The Hollywood Commission launched a second entertainment poll to give entertainment workers the right to vote.
Led by Anita Hill and founded by board members Kathleen Kennedy and Nina Shaw, the Hollywood Commission was formed in 2017 to bring together entertainment industry leaders, independent experts and consultants to take the collective action needed to address culture. abuse and inequality of power. affecting the industry.
The survey is a temperature check to see what has been achieved so far and what needs to be done. The goal is to get 20,000 responses and the survey will run through November 27 at hollywoodentertainmentsurvey.org.
“As we seek to determine the systemic progress we have made in recent years, the second Hollywood Entertainment Commission Review is more important and in many ways more important than the first,” Hill said.
“In this new edition, we hope to double the participation from the first survey, which will help us get the information we need as we continue to focus on the next phase of work. The key is engagement: we need to hear directly from all employees about their experiences. We look forward to working with our partners to encourage everyone in the industry to respond and participate safely and anonymously.”
The new survey will include a broader representation across communities, with a greater focus on employees working in the gaming industry. The new question resets to zero and measures whether and how people experience colorism. Other questions will also relate to survivor support and resources needed to re-enter the industry for victims of retaliation.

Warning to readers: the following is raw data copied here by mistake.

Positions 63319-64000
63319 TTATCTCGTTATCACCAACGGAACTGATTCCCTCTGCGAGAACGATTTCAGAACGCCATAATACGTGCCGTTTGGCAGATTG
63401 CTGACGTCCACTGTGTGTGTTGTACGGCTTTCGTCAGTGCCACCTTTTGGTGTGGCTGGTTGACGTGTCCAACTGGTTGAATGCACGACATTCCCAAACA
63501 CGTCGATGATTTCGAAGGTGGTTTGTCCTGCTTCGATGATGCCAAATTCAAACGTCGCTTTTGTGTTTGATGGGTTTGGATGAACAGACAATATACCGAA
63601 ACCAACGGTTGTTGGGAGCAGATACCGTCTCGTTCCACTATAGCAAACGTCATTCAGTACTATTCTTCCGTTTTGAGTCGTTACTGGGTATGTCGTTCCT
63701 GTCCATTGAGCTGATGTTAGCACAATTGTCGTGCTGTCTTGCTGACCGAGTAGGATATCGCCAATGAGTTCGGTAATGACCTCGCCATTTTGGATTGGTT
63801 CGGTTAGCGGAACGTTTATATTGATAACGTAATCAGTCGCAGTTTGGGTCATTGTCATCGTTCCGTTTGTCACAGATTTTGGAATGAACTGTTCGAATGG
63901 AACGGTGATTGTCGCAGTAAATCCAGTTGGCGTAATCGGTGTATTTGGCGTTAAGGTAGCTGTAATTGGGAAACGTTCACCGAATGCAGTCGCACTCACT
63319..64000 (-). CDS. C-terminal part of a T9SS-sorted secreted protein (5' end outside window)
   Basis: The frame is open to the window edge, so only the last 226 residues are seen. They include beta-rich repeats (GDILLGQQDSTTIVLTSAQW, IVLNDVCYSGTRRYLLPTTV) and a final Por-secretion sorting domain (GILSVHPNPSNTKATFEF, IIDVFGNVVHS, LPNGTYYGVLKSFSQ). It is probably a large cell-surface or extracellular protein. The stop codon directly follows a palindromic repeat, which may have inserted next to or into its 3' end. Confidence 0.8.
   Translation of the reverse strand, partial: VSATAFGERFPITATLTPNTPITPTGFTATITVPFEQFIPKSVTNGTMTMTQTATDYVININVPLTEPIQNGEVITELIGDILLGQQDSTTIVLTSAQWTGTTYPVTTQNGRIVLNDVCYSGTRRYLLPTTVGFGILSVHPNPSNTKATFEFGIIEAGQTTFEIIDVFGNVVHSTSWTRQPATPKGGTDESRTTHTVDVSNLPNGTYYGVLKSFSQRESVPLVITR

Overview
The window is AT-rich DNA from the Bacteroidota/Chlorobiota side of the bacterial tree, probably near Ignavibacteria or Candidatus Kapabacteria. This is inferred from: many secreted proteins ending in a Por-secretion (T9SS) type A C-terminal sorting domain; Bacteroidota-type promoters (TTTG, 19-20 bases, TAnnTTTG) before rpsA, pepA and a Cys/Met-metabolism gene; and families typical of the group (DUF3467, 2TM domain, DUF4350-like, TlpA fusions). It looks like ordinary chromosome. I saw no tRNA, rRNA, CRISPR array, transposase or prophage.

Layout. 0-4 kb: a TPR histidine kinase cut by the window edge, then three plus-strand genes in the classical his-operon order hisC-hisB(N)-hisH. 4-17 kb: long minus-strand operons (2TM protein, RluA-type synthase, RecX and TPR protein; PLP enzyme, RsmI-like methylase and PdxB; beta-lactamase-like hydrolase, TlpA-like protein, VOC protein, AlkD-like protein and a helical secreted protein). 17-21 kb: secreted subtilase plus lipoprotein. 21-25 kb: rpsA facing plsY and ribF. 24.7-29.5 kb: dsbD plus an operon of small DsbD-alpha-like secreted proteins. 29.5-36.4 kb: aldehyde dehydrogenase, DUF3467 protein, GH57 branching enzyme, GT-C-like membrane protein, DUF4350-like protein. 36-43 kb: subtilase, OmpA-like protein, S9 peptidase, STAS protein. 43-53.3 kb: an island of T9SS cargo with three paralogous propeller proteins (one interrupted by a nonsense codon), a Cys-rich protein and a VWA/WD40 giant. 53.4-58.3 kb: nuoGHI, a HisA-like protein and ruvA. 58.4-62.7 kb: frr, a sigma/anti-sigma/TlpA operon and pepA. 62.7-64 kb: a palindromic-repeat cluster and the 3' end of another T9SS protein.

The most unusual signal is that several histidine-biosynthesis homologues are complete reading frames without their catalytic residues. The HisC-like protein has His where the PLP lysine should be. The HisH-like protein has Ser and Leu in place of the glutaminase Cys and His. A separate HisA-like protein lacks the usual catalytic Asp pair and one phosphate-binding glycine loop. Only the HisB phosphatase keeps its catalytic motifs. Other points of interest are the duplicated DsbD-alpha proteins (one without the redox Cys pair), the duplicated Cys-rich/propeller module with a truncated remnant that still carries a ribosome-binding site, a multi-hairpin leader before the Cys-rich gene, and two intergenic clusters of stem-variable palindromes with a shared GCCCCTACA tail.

The survey is open to professionals in television and film entertainment, advertising, theater, music, news, talent shows, public relations, corporate recruiting, and gaming from countries including the US, Canada, Mexico, UK, and Asia Pacific. South.
The first survey, released in 2020, received responses from 9,630 entertainment industry workers, generating detailed responses including:
• 65% of respondents do not believe that a person with power, such as a producer or director, is responsible for harassing someone with less authority.
• Only 28% of respondents who experienced gender-based harassment, unwanted sexual attention, or sexual assault reported it to their employer because they believed they would mistrust, hurt, or retaliate.
• While men and women report gender-based harassment (derogatory jokes or gender-specific comments, swearing, and sexual harassment) with equal frequency (62% men, 67% women), women experience unwanted sexual attention (42% ). , sexual violence. (20%) and sexual assault (5%) were about twice as common as men (22%, 9%, and 2%).
The results of the new Hollywood Commission survey are expected to be completed and released in early 2023.